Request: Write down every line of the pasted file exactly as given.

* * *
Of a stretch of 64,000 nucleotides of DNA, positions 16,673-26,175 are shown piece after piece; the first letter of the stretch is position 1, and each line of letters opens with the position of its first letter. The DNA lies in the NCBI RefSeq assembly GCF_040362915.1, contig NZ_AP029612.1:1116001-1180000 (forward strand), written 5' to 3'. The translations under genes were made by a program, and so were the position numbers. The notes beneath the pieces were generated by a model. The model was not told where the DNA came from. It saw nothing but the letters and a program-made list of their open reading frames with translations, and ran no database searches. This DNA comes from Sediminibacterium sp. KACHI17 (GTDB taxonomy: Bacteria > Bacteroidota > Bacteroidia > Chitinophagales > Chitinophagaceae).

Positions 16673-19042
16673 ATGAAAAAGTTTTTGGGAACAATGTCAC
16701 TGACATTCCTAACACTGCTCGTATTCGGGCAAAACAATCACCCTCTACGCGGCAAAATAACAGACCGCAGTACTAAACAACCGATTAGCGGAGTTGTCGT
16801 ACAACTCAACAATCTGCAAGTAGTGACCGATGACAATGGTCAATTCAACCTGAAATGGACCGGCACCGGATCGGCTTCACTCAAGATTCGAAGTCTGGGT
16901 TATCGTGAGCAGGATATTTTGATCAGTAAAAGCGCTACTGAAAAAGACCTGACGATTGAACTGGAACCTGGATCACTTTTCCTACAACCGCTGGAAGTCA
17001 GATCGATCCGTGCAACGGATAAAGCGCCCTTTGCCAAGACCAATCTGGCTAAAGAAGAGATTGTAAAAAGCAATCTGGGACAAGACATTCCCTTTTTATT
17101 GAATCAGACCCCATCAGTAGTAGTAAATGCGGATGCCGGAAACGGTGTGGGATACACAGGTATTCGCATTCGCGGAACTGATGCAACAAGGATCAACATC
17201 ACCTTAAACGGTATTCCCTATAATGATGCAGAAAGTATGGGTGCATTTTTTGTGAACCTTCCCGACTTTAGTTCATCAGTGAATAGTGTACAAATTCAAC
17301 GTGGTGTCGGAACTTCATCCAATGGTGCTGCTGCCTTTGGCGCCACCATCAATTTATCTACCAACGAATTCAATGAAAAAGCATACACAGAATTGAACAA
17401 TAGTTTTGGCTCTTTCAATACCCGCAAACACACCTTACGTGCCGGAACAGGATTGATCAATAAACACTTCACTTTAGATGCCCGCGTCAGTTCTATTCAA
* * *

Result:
Of a stretch of 64,000 nucleotides of DNA, positions 16,673-26,175 are shown piece after piece; the first letter of the stretch is position 1, and each line of letters opens with the position of its first letter. The DNA lies in the NCBI RefSeq assembly GCF_040362915.1, contig NZ_AP029612.1:1116001-1180000 (forward strand), written 5' to 3'. The translations under genes were made by a program, and so were the position numbers. The notes beneath the pieces were generated by a model. The model was not told where the DNA came from. It saw nothing but the letters and a program-made list of their open reading frames with translations, and ran no database searches. This DNA comes from Sediminibacterium sp. KACHI17 (GTDB taxonomy: Bacteria > Bacteroidota > Bacteroidia > Chitinophagales > Chitinophagaceae).

Positions 16673-19042
16673 ATGAAAAAGTTTTTGGGAACAATGTCAC
16701 TGACATTCCTAACACTGCTCGTATTCGGGCAAAACAATCACCCTCTACGCGGCAAAATAACAGACCGCAGTACTAAACAACCGATTAGCGGAGTTGTCGT
16801 ACAACTCAACAATCTGCAAGTAGTGACCGATGACAATGGTCAATTCAACCTGAAATGGACCGGCACCGGATCGGCTTCACTCAAGATTCGAAGTCTGGGT
16901 TATCGTGAGCAGGATATTTTGATCAGTAAAAGCGCTACTGAAAAAGACCTGACGATTGAACTGGAACCTGGATCACTTTTCCTACAACCGCTGGAAGTCA
17001 GATCGATCCGTGCAACGGATAAAGCGCCCTTTGCCAAGACCAATCTGGCTAAAGAAGAGATTGTAAAAAGCAATCTGGGACAAGACATTCCCTTTTTATT
17101 GAATCAGACCCCATCAGTAGTAGTAAATGCGGATGCCGGAAACGGTGTGGGATACACAGGTATTCGCATTCGCGGAACTGATGCAACAAGGATCAACATC
17201 ACCTTAAACGGTATTCCCTATAATGATGCAGAAAGTATGGGTGCATTTTTTGTGAACCTTCCCGACTTTAGTTCATCAGTGAATAGTGTACAAATTCAAC
17301 GTGGTGTCGGAACTTCATCCAATGGTGCTGCTGCCTTTGGCGCCACCATCAATTTATCTACCAACGAATTCAATGAAAAAGCATACACAGAATTGAACAA
17401 TAGTTTTGGCTCTTTCAATACCCGCAAACACACCTTACGTGCCGGAACAGGATTGATCAATAAACACTTCACTTTAGATGCCCGCGTCAGTTCTATTCAA